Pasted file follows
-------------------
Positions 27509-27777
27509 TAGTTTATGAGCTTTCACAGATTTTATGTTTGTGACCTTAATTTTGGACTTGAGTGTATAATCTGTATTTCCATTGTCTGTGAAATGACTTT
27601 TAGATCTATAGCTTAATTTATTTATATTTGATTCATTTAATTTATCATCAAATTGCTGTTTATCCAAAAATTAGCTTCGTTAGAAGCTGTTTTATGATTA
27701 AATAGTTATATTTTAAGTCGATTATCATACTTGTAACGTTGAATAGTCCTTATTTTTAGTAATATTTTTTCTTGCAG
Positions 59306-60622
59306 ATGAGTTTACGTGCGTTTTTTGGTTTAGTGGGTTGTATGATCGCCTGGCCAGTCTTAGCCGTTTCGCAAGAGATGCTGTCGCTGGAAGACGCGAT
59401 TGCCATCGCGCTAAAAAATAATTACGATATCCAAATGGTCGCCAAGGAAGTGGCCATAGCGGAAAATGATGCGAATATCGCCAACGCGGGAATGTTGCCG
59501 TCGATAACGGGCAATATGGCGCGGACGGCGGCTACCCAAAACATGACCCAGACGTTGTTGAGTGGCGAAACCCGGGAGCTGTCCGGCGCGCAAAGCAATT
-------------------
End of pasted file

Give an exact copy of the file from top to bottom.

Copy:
Positions 27509-27777
27509 TAGTTTATGAGCTTTCACAGATTTTATGTTTGTGACCTTAATTTTGGACTTGAGTGTATAATCTGTATTTCCATTGTCTGTGAAATGACTTT
27601 TAGATCTATAGCTTAATTTATTTATATTTGATTCATTTAATTTATCATCAAATTGCTGTTTATCCAAAAATTAGCTTCGTTAGAAGCTGTTTTATGATTA
27701 AATAGTTATATTTTAAGTCGATTATCATACTTGTAACGTTGAATAGTCCTTATTTTTAGTAATATTTTTTCTTGCAG
Positions 59306-60622
59306 ATGAGTTTACGTGCGTTTTTTGGTTTAGTGGGTTGTATGATCGCCTGGCCAGTCTTAGCCGTTTCGCAAGAGATGCTGTCGCTGGAAGACGCGAT
59401 TGCCATCGCGCTAAAAAATAATTACGATATCCAAATGGTCGCCAAGGAAGTGGCCATAGCGGAAAATGATGCGAATATCGCCAACGCGGGAATGTTGCCG
59501 TCGATAACGGGCAATATGGCGCGGACGGCGGCTACCCAAAACATGACCCAGACGTTGTTGAGTGGCGAAACCCGGGAGCTGTCCGGCGCGCAAAGCAATT